Radar | Aug 28,2021
The Association of Ethiopian Insurers filed a request to the National Bank of Ethiopia (NBE), seeking its approval of the threshold premium rate for two classes of business after a consensus was reached between executives of insurance firms. A move insiders say will be a game-changer to the industry, characterised by intense and cutthroat competition racing to the bottom.
Zamara Actuaries, a firm based in Kenya with 23 years of experience in the insurance industry, was contracted to study and proposed the new rate for the two policies. Although the actuaries were hired to do the same for all insurance policies, the process was prolonged, pushing members to prioritise the two policies—engineering and bond classes—that the executives believe require immediate action. Zamara conducted a premium adequacy test across all insurance policies before proposing the new rate, which is expected to be sufficient to cover claims costs, commission, management expenses, and contingency margins with a reasonable profit.
Yared Molla, president of the Association and CEO of Nyala Insurance, sees this as a beginning to introduce an economical rate that would take the insurance industry one step forward.
"We'll do the same for all policies afterwards," Yared told Fortune.
The Association picked these classes of businesses due to their high-risk nature. The engineering insurance policy gives coverage for risks faced during constructions, installation of machines and equipment, and the bond guarantees scheduled payments of interest and principal on securities in the event of default. Both are a part of the general insurance; together, they account for an average of 15pc of the premiums written by firms annually.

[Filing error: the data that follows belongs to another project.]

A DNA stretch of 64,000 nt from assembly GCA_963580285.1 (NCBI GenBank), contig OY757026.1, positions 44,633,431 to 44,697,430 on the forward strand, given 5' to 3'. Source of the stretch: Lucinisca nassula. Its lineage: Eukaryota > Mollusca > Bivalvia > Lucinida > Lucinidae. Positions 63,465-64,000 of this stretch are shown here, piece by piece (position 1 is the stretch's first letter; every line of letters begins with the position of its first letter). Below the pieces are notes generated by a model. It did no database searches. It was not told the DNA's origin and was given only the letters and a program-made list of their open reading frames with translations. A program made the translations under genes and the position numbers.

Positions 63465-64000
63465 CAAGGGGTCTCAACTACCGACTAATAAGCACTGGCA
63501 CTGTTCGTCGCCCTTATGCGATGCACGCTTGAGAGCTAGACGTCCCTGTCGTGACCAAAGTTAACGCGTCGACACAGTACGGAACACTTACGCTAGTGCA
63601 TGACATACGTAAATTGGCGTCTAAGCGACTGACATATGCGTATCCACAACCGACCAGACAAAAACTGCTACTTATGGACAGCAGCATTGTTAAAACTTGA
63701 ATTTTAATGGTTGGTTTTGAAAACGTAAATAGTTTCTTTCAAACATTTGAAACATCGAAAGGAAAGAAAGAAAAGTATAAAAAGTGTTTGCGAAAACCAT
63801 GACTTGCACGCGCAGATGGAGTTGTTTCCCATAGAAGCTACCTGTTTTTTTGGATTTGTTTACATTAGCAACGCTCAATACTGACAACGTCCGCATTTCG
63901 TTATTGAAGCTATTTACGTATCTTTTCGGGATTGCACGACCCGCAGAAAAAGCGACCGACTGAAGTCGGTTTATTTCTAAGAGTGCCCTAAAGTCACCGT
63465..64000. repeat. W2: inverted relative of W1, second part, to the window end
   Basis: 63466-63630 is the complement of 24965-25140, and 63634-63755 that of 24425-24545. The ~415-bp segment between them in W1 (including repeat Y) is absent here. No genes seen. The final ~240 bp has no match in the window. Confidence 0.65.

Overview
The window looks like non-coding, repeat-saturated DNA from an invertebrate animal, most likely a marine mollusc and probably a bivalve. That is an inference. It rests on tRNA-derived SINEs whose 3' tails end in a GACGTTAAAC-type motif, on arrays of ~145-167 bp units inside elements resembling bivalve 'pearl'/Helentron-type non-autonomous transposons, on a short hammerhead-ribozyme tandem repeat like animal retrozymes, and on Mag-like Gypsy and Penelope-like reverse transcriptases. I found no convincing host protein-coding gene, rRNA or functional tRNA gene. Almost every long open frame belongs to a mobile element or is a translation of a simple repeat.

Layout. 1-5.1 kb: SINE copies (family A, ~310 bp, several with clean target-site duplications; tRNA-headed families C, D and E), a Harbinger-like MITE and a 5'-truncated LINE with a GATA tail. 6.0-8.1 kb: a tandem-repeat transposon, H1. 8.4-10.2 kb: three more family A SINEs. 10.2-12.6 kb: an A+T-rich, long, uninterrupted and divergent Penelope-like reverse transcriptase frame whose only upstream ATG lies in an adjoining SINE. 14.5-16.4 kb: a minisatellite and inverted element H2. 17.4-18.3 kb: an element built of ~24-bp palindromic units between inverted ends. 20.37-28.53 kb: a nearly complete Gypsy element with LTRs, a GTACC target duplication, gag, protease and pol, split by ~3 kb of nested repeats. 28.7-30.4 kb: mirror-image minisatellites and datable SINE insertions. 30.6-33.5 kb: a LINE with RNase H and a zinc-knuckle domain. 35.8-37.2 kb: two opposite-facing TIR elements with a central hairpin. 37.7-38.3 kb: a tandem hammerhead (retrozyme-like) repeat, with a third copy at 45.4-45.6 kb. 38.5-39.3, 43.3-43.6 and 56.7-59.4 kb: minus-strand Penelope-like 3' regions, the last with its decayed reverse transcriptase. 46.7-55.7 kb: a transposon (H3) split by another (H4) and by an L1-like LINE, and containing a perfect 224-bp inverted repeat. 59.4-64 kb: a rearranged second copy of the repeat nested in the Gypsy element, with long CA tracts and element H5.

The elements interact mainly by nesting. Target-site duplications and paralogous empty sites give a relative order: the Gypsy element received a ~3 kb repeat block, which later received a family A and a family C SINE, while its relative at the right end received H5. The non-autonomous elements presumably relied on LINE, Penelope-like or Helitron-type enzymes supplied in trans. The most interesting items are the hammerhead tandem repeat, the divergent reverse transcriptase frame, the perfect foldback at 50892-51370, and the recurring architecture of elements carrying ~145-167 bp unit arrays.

The actuarial certification, signed by the Executive Director, James Olubayi, has already been submitted to the NBE. Insurers are expected to charge a minimum rate of one percent for performance and customs bonds, while for advance payment bonds, the rate increased to 1.25pc. Premium thresholds for engineering have agreed to be between 1.1pc for residential buildings and 2.7pc for petroleum tank farms.
The actuaries also set minimum deductibles for both bond and engineering policies. For third-party property damage, policyholders would pay between 80,000 Br and 400,000 Br depending on the discount rate, which is not expected to exceed about 25pc, or the amount the insured pay on top of the standard premium charged by the firms.
According to Tibebu Tesfaye, chief executive officer of Global Insurance, the threshold insurance policy benefits the firms and secures policyholders.
His firm was established 24 years ago and had written over 100 million Br in premiums by the end of the third quarter of the year.
Tibebu welcomed the Association's decision in introducing the threshold rate with the two policies.
"If the unfair competition continues in bond and engineering insurance policies, it will affect the ability of firms to pay claims as they cover a bigger risk than any other products," said Tibebu.
The threshold rate will be applied by all 17 insurance firms, which have written premiums of 11.3 billion Br last year in both life and non-life insurance. The actuaries are preparing threshold rates for motor insurance, accounting for more than half of insurers' portfolios.
A veteran in insurance and revered in the industry, for Zafu Eyesuswork, this is not enough.
"Minimum rate does not add anything significant to an industry characterised by unfair competition," he told Fortune. "Add to this the absence of a strong regulatory body that helps the insurance industry thrive and ensure there is an equal playing field for industry players."
The state-owned Ethiopian Insurance Corporation (EIC) commands more than half of the market share, enjoying a preferential treatment from public institutions and state-owned enterprises.
PUBLISHED ON Jun 19,2021 [ VOL 22 , NO 1103]
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